IBM last week reported a new technique – entanglement forging – that uses both quantum and classical computing resources to double the size of select simulation problems that can be solved on current quantum computers. The technique partitions weakly-entangled systems into halves simplifying the quantum processing piece of the calculation and leverages classical computing to knit the halves together. In a proof-of-concept experiment, IBM simulated the ground state of a water molecule, representing 10 spin-orbitals on just five qubits of IBM’s 27-qubit Falcon quantum processor.
“We demonstrated a method that in many cases will allow you to run larger problems on your quantum processor than you otherwise could,” said Andrew Eddins, IBM Quantum researcher in an IBM blog and lead author IBM’s paper describing the work. “Entanglement forging provides an efficient method of bringing classical computational resources to bear on quantum problems in a way that, in one respect, doubles your capability. It effectively increases your qubit number by a factor of two, which is really remarkable.”
“There’s a bit of an evolution here,” said IBM Quantum researcher Sara Sheldon in the blog and an author on the paper. “Other groups have worked on similar ideas of breaking up circuits into smaller pieces, either by qubits or in time — like breaking up gates — to do larger problems. Entanglement forging is a particularly scalable method, at least for problems with weak entanglement that have this structure that’s amenable to it.”
Broadly, the entanglement forging technique works best with system comprised of weakly-entangled pieces. This true for many molecular simulations with orbitals that are either spin-up or spin-down, such as water.
As described in the IBM blog:
“The structure of a system or problem plays a crucial role in enabling the entanglement forging technique, which essentially works by dividing systems into two weakly entangled halves, modeling those halves separately on a quantum computer (i.e. first one half, then the other), and then using classical resources to calculate the entanglement between them.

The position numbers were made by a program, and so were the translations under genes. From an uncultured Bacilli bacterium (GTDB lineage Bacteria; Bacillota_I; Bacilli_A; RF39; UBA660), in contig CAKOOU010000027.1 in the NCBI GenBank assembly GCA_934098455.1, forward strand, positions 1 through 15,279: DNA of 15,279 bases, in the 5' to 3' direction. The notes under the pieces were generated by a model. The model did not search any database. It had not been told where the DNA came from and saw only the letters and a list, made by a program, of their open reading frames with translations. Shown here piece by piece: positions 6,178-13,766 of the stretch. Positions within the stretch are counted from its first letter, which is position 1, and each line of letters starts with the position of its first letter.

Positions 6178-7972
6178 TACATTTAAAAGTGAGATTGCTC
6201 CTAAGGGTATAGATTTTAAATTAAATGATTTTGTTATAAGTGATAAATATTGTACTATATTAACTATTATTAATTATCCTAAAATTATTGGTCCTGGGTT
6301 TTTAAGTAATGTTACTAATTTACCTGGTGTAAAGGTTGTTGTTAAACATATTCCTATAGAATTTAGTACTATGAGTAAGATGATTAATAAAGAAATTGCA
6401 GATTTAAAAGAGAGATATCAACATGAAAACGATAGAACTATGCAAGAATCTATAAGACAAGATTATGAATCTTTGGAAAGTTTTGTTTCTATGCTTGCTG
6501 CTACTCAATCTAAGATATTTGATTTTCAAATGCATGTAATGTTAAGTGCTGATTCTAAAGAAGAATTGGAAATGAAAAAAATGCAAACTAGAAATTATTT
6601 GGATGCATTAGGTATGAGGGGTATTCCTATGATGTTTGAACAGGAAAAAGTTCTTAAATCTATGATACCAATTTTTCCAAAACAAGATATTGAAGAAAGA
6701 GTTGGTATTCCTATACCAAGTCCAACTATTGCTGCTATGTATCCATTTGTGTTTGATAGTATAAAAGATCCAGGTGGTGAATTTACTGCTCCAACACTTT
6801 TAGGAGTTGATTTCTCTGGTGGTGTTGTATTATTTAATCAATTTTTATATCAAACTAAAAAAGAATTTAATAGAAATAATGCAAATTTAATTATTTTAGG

“Here, the phrase “weak entanglement” simply indicates that there are relatively few correlations between the two halves of the original system. This makes entanglement forging a natural fit for the task of modeling molecular systems in cases where there is limited entanglement between the spin-up and spin-down orbitals.”
“For the molecular system of H2O (or other weakly entangled molecules), the two halves we divide it into will correspond to the spin-up and spin-down parts of the molecule. As such, we label those two halves using arrows pointing in the appropriate direction.”
Shown below are two figures (click to enlarge) from the paper, Doubling the Size of Quantum Simulators by Entanglement Forging, published in PRX Quantum two weeks ago; one shows the overall entanglement forging strategy; the second depicts the IBM experiment to measure active molecular orbits in H2O. (A fuller description from the blog is at the end of the article.)
Talking with HPCwire about the work, Sheldon said, “The obvious candidate problems are in the realm of physical simulations. So there’s other molecular problems, which would have this structure (weakly entangled pieces). We also think if you partitioned like a lattice model for something like a physics simulation in space, that could have two halves. I think it’s an interesting question how broadly entanglement forging can be applied. There might be problems in optimization that might be able to make use of the structure.”
Over time the new technique will be incorporated into IBM’s quantum software stack and become part of its quantum serverless programming model intended to take advantage of both quantum and classical resources.
Feature image: IBM’s latest 127-qubit Eagle quantum processor
Brief Description of the IBM Experiment from its Blog
“To start, let’s say we want to simulate some quantum state called psi (in this case, the state of a molecular system like water), prepare that state on a quantum computer, and then perform measurements to learn some property of the state — i.e., to measure an observable of the state such as its energy. We divide this state into its two natural halves, which may share some entanglement.
“For the molecular system of H2O (or other weakly entangled molecules), the two halves we divide it into will correspond to the spin-up and spin-down parts of the molecule. As such, we label those two halves using arrows pointing in the appropriate direction. All of this is illustrated in the first section of the three-part figure shown above.
“Entanglement forging takes a generic circuit that operates on the combined system of the spin-up and spin-down halves, and splits it into smaller circuits that only operate on one half at a time. In other words, the entanglement forging technique takes a circuit operating on 2N qubits, and separates that circuit into two N-qubit halves. (For reference, see the section of the figure shown above labeled “2N-qubit circuit.”)
“From there, researchers then combine the outcomes of these circuits into a summation that is weighted by a list of values that determine the entanglement structure of the original system, i.e., the correlations between the two halves. This is where classical computational resources enter the picture. The classical computer takes care of representing the entanglement structure between the two halves by keeping track of the aforementioned list of values, and those values then determine the smaller experiments the quantum computer must run to learn properties of the entire state.”